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  • Union: farmworkers should get US-dollar wages


    Government has been urged to direct farmers to pay farmworkers in United States dollars to mitigate the continuous erosion of wages through inflation. This follows a collective bargaining agreement (CBA) reached on 9 July 2020 that purports to increase farmworker wages by almost 100% but still leaves the wages way below the poverty datum line.

  • Technology set to change agriculture practices post-COVID lockdowns


    Technology might change agricultural practices in Zimbabwe for good, once COVID-19 pandemic lockdowns have ended. This emerged when a women’s entrepreneurial training program was almost derailed because stakeholders couldn’t do required site visits on farms due to stringent lockdown rules. Drone technology came to the rescue, doing the work faster and more efficiently than otherwise would have been possible with human visits.

  • Fifteen women farmers join Food for Export Masterclass 2020


    Fifteen women farmers have been selected to take part in the Food for Export Masterclass 2020 (FEM2020): a program that seeks to build the capacity of female entrepreneurs in various aspects of horticulture, dairy production, food processing and food export business with a view to turning them into successful exporters.

  • 6,000 jobs on the line on horticulture farms


    More than 6,000 jobs are on the line in the horticulture sector amid calls for the government to intervene and support farming which, like other sectors of the economy, has been hit hard by the COVID-19 pandemic.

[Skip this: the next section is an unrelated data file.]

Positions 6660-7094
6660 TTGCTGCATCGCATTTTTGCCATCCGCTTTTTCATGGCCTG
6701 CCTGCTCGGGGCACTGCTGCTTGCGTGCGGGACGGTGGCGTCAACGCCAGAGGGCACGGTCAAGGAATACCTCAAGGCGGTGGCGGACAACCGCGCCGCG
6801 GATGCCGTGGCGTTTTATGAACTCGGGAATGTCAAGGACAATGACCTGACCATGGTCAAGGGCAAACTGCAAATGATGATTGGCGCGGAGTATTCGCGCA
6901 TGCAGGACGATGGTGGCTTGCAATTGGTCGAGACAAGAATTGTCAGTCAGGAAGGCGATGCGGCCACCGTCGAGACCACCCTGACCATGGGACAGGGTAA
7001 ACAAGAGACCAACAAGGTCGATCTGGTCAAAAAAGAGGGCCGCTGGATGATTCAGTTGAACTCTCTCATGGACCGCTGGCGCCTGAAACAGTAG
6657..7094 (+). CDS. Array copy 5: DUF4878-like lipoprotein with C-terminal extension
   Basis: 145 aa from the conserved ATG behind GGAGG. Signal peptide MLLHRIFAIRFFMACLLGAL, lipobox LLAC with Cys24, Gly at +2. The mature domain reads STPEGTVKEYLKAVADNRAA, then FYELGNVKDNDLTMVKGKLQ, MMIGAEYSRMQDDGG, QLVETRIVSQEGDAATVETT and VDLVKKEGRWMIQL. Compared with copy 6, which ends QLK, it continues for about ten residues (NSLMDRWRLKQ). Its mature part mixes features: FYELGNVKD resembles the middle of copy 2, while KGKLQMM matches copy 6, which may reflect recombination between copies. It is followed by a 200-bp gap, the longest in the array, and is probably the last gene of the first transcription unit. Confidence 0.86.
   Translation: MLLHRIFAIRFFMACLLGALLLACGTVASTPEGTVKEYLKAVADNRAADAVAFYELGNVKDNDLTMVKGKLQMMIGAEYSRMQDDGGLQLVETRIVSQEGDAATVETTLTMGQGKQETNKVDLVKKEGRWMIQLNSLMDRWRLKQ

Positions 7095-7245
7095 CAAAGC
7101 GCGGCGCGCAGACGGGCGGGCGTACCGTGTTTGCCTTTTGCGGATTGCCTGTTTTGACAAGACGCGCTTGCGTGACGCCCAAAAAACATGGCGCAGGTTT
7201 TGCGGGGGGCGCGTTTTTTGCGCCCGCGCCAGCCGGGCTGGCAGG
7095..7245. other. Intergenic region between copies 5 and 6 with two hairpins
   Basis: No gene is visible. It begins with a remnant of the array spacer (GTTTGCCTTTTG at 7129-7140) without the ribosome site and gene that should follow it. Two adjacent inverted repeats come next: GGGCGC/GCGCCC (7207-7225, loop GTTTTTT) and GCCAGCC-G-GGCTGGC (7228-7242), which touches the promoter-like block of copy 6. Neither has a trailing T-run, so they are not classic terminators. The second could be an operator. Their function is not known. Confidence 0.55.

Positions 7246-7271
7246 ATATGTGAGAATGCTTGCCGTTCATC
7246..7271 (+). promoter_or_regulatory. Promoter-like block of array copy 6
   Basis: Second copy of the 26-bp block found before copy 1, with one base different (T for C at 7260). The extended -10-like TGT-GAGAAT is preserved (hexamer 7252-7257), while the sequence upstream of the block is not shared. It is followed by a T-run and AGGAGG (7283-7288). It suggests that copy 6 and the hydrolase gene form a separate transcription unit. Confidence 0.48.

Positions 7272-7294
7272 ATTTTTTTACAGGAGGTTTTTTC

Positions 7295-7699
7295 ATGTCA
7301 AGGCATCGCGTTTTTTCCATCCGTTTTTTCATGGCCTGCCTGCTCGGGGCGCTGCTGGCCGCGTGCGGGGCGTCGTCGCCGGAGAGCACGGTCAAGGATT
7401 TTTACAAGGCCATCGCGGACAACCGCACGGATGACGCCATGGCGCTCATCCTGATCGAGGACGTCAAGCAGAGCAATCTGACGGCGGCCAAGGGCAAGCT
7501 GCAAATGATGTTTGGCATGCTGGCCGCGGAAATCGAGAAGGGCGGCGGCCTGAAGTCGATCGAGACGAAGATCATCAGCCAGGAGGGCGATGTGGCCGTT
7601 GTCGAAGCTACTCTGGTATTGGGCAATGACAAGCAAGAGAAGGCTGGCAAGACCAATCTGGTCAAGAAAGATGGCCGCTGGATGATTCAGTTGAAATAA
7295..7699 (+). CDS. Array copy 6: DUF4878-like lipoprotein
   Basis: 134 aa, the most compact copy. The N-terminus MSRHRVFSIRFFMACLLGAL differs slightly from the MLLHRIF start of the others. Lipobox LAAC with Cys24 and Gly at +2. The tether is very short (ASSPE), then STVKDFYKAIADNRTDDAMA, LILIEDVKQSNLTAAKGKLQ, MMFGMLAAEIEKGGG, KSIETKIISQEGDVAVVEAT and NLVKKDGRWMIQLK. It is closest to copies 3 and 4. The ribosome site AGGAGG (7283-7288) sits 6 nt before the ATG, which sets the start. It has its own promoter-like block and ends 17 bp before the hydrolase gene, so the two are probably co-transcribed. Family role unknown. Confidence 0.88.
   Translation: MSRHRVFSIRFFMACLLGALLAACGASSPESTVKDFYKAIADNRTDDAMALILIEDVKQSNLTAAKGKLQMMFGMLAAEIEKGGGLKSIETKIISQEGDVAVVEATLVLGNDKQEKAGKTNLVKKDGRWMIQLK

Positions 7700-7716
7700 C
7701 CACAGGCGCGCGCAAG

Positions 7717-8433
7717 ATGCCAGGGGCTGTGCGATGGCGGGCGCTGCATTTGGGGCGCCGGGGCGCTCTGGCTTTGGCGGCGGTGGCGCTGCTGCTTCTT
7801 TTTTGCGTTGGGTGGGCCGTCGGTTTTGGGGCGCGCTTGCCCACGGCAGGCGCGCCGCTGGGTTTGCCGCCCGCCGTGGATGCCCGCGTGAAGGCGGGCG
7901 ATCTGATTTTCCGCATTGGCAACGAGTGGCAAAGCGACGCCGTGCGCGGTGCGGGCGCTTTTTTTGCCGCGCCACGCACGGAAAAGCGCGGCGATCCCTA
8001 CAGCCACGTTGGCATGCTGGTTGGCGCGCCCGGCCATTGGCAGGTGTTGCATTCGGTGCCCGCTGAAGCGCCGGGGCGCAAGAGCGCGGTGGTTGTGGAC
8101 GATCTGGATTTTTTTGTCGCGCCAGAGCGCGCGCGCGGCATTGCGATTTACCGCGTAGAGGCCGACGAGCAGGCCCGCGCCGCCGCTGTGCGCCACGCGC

• Collective bargaining circus continues


    A new collective bargaining agreement (CBA) for the general agriculture sector has been signed even before the minimum wages of the last one have been implemented turning the whole process into a circus.

  • Gender-based violence risk spikes on farms


    Lockdown measures imposed as a response to the COVID-19 pandemic are putting women at heightened risk of gender-based violence (GBV) at home and cutting them off from essential protection services and social networks. This was revealed in a Hivos-commissioned survey by Labour and Economic Development Research Institute of Zimbabwe (LEDRIZ) titled Impact of Covid-19 on the Horticulture Sector in Zimbabwe. The survey was conducted in May 2020.

  • A sector worth billions whose employees now lack food and jobs


    High food prices and loss of income have emerged as the major concerns for women working on flower farms in Kenya. A rapid assessment of the effects of COVID-19 by Hivos East Africa Women@Work indicates that food security is a major concern mainly due to job losses and increasing food prices.

  • Covid-19: Farmworkers excluded from government cushion


    Farmworkers have been excluded from the Zimbabwean government’s allocation of $600 million set aside to cushion one million vulnerable households worst hit by the national lockdown, put in place to stem the spread of new coronavirus.

  • COVID-19: workers call for OSHE legislation


    The Zimbabwean government should immediately put an occupational safety, health and environment (OSHE) legislation in place throuh a statutory instrument (SI), to address long-standing health issues affecting farmworkers, especially in the wake of the COVID-19 pandemic.

  • COVID-19 ravages women’s jobs on horticulture farms


    Casual workers have suffered the impact of the COVID-19 pandemic as most farm owners have shut the door for non-resident workers despite them constituting the majority workers on most farms, as a way to curb the spread of the virus.